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COVID-19 and Cyber:
How a global pandemic is accelerating digitalisation – and its risks
COVID-19 and Cyber: How a global pandemic is accelerating digitalisation – and its risks
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    As the COVID-19 pandemic impacts the world, societies’ way of working has changed dramatically. Even though most businesses have made a surprisingly fast transition to working remotely, many are still playing catch-up when it comes to addressing ever-increasing cyber threats. By ensuring a pre-emptive strategy for offering complex and adequate cyber insurance, Munich Re sees this challenge not as an insurmountable obstacle, but as an opportunity for sustainable new business throughout the entire industry.

    The exponential shift towards digitalisation brings new vulnerabilities

    The global community and businesses have shown a remarkable level of resilience in the face of such a life-changing crisis as COVID-19. It is a crisis which has seen a strong increase in digital solutions and communication methods across all industries, among companies of all sizes, schools and universities, as well as on an individual level. A survey by the online broker Clark and the polling firm YouGov shows that 1 in 3 Germans (31%) have used more digital services because of the coronavirus pandemic, while 75% admit that their confidence in the security of their digital services has not increased compared to before. This is a good indicator that, as threats such as social engineering and phishing or ransomware attacks grow, there is also a higher exposure rate due to inadequately protected private devices as well as home office environments.

    A perspective for cyber insurance

    Several sources, including Interpol, the FBI and cybercrime studies from security providers, have reported on the exploitation of the COVID-19 pandemic by cyber criminals and on losses, for instance, from phishing. The number of cyber attacks against the World Health Organisation, for instance, is more than five times higher since the beginning of the pandemic than it was in the same period last year. Since the frequency of cyber losses is clearly likely to rise, cyber rates will probably also be increased significantly when it comes to insuring against trending cyber susceptibilities such as ransomware attacks, data breaches, tightening legal data protection requirements, etc.

    Even though the shock of the pandemic to the global economy may cause some companies to decide against buying cyber insurance coverage in the near future due to budgetary factors, many companies may rely more heavily on their IT capabilities since much of their business is now handled remotely. For this reason, and after the initial economic shock and budget savings, it is expected that, in the medium term, investments will be made in IT security. For many businesses, cyber insurance will be a reasonable option.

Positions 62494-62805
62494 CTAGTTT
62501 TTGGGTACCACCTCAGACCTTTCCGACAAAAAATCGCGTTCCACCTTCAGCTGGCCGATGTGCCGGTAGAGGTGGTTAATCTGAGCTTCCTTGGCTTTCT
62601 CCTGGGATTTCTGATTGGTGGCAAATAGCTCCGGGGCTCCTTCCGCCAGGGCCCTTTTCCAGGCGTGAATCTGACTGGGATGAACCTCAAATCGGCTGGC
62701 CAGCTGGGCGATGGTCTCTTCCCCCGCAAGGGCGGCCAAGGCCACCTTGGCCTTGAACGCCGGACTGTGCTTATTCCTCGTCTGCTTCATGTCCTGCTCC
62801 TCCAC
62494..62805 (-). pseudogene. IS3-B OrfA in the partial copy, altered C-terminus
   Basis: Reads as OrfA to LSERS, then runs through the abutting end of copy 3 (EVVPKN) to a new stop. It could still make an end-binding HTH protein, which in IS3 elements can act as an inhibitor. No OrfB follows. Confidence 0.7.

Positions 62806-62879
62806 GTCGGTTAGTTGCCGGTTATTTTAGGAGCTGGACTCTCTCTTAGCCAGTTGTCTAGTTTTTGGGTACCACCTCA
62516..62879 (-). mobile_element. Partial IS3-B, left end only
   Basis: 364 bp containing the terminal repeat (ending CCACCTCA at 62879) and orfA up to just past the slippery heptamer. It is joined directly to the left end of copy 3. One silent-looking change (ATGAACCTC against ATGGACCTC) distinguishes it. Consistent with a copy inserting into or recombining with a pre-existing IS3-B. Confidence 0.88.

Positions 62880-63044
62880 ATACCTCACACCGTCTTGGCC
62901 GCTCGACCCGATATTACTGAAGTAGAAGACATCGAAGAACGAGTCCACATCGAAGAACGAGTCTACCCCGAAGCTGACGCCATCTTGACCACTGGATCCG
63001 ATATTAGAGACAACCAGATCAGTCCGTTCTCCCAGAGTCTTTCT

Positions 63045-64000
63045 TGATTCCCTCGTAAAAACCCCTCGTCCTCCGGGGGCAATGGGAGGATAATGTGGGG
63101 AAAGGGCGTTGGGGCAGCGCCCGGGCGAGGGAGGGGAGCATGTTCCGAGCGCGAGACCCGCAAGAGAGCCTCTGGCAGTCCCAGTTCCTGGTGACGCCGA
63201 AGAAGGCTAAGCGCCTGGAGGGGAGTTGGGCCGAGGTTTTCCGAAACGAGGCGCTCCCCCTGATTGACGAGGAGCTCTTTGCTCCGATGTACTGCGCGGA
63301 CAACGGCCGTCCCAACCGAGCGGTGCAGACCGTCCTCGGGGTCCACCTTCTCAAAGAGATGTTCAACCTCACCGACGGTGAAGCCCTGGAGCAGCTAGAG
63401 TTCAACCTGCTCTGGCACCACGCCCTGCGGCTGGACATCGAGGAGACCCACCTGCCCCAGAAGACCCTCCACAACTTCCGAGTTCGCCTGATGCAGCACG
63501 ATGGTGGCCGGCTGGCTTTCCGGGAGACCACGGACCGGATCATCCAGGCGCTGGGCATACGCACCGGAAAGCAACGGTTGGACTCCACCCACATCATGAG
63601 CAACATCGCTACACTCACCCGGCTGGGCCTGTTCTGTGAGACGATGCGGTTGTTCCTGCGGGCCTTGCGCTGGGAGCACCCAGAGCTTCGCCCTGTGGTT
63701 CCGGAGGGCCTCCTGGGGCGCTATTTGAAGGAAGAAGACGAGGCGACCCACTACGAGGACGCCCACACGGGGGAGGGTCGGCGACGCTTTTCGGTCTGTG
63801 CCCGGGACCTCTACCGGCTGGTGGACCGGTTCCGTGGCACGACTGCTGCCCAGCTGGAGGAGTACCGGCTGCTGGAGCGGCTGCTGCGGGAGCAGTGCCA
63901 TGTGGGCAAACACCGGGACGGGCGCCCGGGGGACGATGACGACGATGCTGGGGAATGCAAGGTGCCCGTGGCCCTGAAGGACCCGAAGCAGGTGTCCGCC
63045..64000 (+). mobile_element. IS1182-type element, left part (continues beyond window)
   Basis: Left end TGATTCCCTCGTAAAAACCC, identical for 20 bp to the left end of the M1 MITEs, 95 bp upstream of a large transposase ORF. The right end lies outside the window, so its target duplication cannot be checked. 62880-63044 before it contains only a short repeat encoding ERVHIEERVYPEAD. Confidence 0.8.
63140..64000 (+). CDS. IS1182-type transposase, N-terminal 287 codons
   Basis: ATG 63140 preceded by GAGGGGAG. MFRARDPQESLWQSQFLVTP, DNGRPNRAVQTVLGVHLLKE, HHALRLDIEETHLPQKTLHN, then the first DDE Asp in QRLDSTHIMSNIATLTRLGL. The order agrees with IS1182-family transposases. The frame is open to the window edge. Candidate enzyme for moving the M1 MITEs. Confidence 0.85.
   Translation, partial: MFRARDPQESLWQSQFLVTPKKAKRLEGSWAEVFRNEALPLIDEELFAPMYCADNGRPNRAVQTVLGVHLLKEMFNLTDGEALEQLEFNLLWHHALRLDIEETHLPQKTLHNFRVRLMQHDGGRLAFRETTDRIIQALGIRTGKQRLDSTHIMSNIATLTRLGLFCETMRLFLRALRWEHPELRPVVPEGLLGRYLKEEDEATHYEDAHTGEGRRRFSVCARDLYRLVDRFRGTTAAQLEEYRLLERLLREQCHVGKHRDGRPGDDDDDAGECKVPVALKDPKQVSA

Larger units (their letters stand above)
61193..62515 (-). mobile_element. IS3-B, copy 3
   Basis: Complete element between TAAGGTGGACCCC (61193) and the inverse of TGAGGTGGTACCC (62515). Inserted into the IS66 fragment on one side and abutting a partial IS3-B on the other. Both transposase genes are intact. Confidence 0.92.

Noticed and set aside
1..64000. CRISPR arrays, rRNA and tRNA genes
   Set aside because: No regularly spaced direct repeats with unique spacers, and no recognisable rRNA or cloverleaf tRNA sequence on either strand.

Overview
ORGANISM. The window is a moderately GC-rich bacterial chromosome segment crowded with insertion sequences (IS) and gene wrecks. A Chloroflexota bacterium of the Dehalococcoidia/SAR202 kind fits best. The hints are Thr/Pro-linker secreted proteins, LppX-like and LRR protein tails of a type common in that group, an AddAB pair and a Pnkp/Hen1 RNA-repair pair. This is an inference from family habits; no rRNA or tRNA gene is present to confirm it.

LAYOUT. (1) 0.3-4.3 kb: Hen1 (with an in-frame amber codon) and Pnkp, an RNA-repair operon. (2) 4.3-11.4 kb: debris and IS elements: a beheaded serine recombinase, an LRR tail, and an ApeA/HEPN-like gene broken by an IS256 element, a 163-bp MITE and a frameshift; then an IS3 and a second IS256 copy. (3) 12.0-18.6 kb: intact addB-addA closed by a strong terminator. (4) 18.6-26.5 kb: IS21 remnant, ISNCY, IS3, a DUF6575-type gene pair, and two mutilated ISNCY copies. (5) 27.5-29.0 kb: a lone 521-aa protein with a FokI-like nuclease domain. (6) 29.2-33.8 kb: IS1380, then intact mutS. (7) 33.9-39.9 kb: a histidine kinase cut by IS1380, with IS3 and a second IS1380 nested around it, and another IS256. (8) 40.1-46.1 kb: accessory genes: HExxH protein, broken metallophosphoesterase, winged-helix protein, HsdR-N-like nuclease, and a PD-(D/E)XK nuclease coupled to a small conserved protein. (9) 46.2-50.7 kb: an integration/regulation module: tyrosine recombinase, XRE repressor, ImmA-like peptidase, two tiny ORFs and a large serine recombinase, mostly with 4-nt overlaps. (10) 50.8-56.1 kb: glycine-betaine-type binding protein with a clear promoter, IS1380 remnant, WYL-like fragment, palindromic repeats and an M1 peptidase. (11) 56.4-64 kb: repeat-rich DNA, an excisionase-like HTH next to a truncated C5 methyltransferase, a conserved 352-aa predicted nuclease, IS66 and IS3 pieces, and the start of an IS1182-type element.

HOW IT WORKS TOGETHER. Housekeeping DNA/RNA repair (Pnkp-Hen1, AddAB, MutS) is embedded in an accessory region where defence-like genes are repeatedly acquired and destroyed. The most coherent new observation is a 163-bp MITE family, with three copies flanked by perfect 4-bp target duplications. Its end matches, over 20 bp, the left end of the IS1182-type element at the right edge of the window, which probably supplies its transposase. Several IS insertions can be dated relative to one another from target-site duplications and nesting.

The cyber challenge as a sustainable solution

    In the course of the ongoing digitalisation amid COVID-19, providing comprehensive solutions for cyber remains a key challenge, in particular since cyber risks and loss scenarios have the potential to change quickly. For this reason, understanding and monitoring cyber accumulation remains a core task for the entire insurance industry. The complexity of the risks involved and the need for risk-adequate pricing require top-notch teams of cyber experts that can cooperate across industries and markets.

    Munich Re has a sound cyber risk management process in place with the know-how of an expansive network of experts and specialists. The reinsurer relies on its self-developed accumulation models, while seeking external expertise from different vendors on the market in order to guarantee state-of-the-art accumulation management. This approach is based on supporting clients with a comprehensive and transparent path to cyber risk management while remaining prudent and sustainable with regard to overall risk appetite. The current effects of the coronavirus crisis may expose and trigger a number of cyber policies, but it is unlikely at this time that the impact will be more widespread. Nevertheless, the situation and its development must continue to be actively and carefully monitored. COVID-19 has shown how apparent the risks can be. It is therefore of utmost urgency that the industry remains prepared, by ensuring cutting-edge risk management that takes advantage of a global network of experts and service partners that can guarantee the professional handling of a multiple-incident scenario across industries and on a global level.

    Munich Re Experts
    Jürgen Reinhart
    Chief Underwriter Cyber